Uganda’s tropical forests are ideal for bird watching and forest walks.
This one lies 54kms east of Kampala on the main Jinja to Kampala highway.It offers visitors a tropical experience on their doorsteps.The forest center is based at Najjembe village. Visitors can enjoy forest walks,follow a cycle trail,or relax, and have a picnic lunch at forest center. Accommodation in bandas(round traditional African huts) and refreshments are available.
Budongo Forest Reserve in Uganda.
The Budongo Forest is a very significant forest in East Africa. The large population of Mahogany trees and the studied terrain has made it a very important area.
In 1947, W.J Eggeling was the first to study the ecology of Budongo forest. He described the progression of the forest from a colonizing forest to a mixed forest and then a climax forest which is majorly composed of ironwood or Cynometra alexandrii as the dominating species. According to him, the entire forest if left undisturbed would sooner or later end up dominated by the ironwood.
Later A.J Plumptre took on the ecology study of the mystical Budongo forest. He later discovered that the composition of the trees in the forest varied majorly along an alignment running from SW to the NE, and the trees of the earlier where in the SW while those of the later progression/succession stages where in the NE. this illustrated that the trees in the SW were the younger ones while those in the NE were the older ones.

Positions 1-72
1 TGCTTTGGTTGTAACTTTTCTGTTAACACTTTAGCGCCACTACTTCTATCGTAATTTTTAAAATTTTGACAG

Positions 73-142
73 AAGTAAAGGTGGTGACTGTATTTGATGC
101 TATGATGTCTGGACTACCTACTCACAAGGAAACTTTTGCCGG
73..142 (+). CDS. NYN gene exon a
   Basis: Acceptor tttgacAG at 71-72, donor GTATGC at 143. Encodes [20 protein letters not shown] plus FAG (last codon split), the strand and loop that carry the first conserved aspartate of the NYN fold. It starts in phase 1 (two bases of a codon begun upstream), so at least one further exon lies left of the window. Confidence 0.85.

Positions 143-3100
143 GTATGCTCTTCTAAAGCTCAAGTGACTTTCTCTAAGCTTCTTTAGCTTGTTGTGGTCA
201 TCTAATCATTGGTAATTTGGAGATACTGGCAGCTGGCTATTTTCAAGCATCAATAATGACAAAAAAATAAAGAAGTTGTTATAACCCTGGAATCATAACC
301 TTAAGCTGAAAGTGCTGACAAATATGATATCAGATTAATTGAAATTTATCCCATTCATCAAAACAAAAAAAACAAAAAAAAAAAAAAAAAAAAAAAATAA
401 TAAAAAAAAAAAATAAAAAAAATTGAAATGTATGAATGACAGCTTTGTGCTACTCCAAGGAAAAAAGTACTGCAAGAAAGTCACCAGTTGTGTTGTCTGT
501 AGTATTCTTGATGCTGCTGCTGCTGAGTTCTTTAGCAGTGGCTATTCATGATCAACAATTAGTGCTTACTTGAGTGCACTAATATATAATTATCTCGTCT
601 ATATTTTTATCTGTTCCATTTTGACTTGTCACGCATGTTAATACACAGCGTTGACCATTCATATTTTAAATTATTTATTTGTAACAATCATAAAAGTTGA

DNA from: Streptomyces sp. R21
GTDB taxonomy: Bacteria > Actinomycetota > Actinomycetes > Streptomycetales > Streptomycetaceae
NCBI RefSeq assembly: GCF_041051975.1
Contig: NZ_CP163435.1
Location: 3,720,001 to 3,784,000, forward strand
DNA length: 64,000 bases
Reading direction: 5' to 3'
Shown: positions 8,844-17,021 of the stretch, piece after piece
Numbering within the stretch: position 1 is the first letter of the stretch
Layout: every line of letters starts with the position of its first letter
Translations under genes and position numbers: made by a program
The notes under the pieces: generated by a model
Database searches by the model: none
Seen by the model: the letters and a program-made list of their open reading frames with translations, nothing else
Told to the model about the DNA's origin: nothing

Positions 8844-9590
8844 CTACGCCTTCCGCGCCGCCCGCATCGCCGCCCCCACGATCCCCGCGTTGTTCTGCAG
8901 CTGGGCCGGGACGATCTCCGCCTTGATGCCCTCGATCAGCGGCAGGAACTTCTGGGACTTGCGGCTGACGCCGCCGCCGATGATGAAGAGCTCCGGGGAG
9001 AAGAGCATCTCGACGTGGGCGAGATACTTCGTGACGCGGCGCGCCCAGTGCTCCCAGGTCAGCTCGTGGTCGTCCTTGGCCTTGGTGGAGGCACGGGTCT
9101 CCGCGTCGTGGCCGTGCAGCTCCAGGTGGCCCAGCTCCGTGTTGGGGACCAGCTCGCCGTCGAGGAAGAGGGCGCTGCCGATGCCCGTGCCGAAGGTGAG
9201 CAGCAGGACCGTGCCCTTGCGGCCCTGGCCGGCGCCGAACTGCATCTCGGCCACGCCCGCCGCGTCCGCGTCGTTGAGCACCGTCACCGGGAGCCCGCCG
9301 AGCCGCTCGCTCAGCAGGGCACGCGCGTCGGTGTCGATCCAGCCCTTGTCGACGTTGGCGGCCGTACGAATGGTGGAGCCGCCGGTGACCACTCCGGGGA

Plumptre further studied the consequent effects on the forest after 60 years of conducting selective logging. The available records in the Forest department clearly showed that almost all compartments of this forest had been logged selectively between 1930 and 1990 with the 2 natural reserves being the only exception. The logging that was majorly conducted by the British together with the choosy use of arboricide on Cynometra alexandrii trees was intended to do away with the likely hood of the forest moving from Mixed Forest to the Climax Forest.
The explanation to this was that the 4 mahogany species; 3 of the Entandrophragma species and the other Khaya species, that provide the most valuable timber from the Budongo forest where only existing under the Mixed Forest but not the Climax Forest. Plumptre further illustrated that the British achieved something by increasing the populace of the Cynometra alexandrii trees in the mixed forest through using arboricide, but did not succeed in achieving rebirth of the Mahogany trees. Factually a wide variety of trees later substituted the Cynometra alexandrii trees and among these are the Ficus spp. & the Celtis spp. which have no valuable timber.
When we consider the wildlife in the forest, there are some primates like Chimpanzees. The effect of the British cultivating techniques was so beneficial that the resulting species of the Ficus & the Celtis provided enough food for the resident primates. Plumptre and his counterpart Reynolds clearly illustrated that in the poisoned and the logged areas, the population of primates in those areas was big due to the increased availability of fruit.